St. Theresa's Tender
Loving Care Home & Ors Vs. State of Andhra Pradesh  Insc 585 (24 October
Arijit Pasayat & Arun
Kumar (Arising out of S.L.P (C) No.9412 Of 2003) Arijit Pasayat, J.
The basic issue involved in this appeal is whether the appellant no.1 should
be permitted to make arrangement for adoption of a child named Sahiti presently
about five years by appellant nos. 2 and 3. Appellant no.1 claims to be an
organization interested in the welfare of abandoned children and to secure a
congenial atmosphere for their upbringing.
Challenge in this appeal is to an order dated 23.12.2002 passed by the
Andhra Pradesh High Court dismissing the appeal purported to have been filed
under Section 19(1) of the Family Courts Act, 1984 (in short the 'Act') and
Section 47 of the Guardians and Wards Act, 1890 (in short the 'Guardians Act').
The appeal before the Andhra Pradesh High Court was filed by the appellants
questioning correctness of the order dated 8.7.2002 passed by the learned Judge,
Family Court, Secunderabad, rejecting the prayer made by the appellants under
Sections 7 to 10 of the Guardian Act.
Stand of the appellants before the Family Court was that it is a society
registered under the Andhra Pradesh (Telangana Area) Public Societies
Registration Act, 1350 Fasli (in short 'Societies Act') purportedly for
carrying social service activities. One of its main objectives is to provide
shelter to abandoned children more particularly by unwed mothers, and as noted
above to see them comfortably settled in adopted homes. The appellants 2 and 3
are residents of U.S.A. According to petition they were married on 19.10.1999.
They had earlier adopted one son, but wanted to adopt a female child from India
and for that purpose wanted to adopt the girl named Sahiti, born on 14.6.2000.
The claim that they are well settled in life with decent income, would be
eligible for adopting the child and also were sure to provide a happy home to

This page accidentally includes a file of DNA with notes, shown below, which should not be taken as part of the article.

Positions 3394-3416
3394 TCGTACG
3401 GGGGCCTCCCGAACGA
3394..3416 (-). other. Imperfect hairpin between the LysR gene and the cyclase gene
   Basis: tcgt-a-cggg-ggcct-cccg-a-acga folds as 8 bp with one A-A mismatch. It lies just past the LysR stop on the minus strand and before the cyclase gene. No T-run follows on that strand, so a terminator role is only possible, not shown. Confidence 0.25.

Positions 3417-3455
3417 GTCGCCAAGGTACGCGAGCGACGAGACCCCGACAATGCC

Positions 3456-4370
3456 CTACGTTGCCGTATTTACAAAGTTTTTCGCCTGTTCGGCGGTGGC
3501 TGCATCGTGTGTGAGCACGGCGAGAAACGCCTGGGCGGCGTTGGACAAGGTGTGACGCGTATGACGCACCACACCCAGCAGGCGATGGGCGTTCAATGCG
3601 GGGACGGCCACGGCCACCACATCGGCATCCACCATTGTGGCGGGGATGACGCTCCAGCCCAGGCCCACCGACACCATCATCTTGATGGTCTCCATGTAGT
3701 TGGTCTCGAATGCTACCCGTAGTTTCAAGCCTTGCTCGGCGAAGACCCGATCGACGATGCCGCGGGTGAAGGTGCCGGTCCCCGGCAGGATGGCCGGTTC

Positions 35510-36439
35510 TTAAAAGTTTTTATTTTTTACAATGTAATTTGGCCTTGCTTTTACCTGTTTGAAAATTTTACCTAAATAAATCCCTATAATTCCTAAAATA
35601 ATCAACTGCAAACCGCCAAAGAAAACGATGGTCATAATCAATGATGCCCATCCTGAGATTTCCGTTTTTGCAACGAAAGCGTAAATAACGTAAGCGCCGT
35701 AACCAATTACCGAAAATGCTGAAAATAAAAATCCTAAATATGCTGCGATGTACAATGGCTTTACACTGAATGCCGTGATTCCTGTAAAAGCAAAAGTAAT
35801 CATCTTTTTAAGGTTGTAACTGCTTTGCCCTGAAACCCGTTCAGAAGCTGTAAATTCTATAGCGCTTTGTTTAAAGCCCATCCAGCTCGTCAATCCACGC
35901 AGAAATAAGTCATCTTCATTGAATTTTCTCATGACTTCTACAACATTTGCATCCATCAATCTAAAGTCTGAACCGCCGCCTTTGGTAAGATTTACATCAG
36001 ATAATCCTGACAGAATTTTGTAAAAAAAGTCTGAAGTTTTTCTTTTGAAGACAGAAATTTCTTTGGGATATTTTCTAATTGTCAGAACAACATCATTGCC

the adopted child. The minor child Sahiti was stated to be daughter of an
unmarried mother by name Esther, a native of Hyderabad and earning livelihood
as a labourer. Due to social stigma she relinquished the child in favour of the
appellant no.1 on 14.6.2000 and executed a Relinquishment Deed. The child
suffered from various ailments and her adoption in India did not materialize.
On that ground the Voluntary Coordination Agency( in short 'VCA') gave
clearance for the minor to be given in adoption abroad. It was stated in the
petition that inquiries made by appellant no.1 revealed that none of her
relatives were ready and willing to take care of the minor. Since 14.6.2000 the
child has been under the care and custody of appellant no.1. The State of
Andhra Pradesh represented by the Director of Women Development and Child
Welfare Department resisted the claim. Their stand was that it had come to the
notice of the Government that some unscrupulous organizations in Andhra Pradesh
were indulging in child trafficking. With a view to curb menaces, the
Government had issued G.O.Ms. No.16 of 2001 banning relinquishment of a child.
Since the claim of the appellant was based primarily on a Relinquishment Deed
purported to have been executed by the mother of the child, inquiry was
directed to be conducted by the Crime Branch of CID along with other cases.
After inquiry, Crime Branch (CID) reported that the Relinquishment Deed was a
fake and fabricated document and the witnesses to the Relinquishment Deed were
employees of appellant no.1. Therefore, paper notification dated 4.6.2001 was
made calling for claims by biological parents within 30 days in respect of
child Sahiti and eight other cases. The Government of India had also addressed
to the Central Adoption Resource Agency ( in short 'CARA') about the false
claim made by appellant no.1 and requested to initiate action against appellant
no.1. The Family Court rejected the application holding that the VCA issued no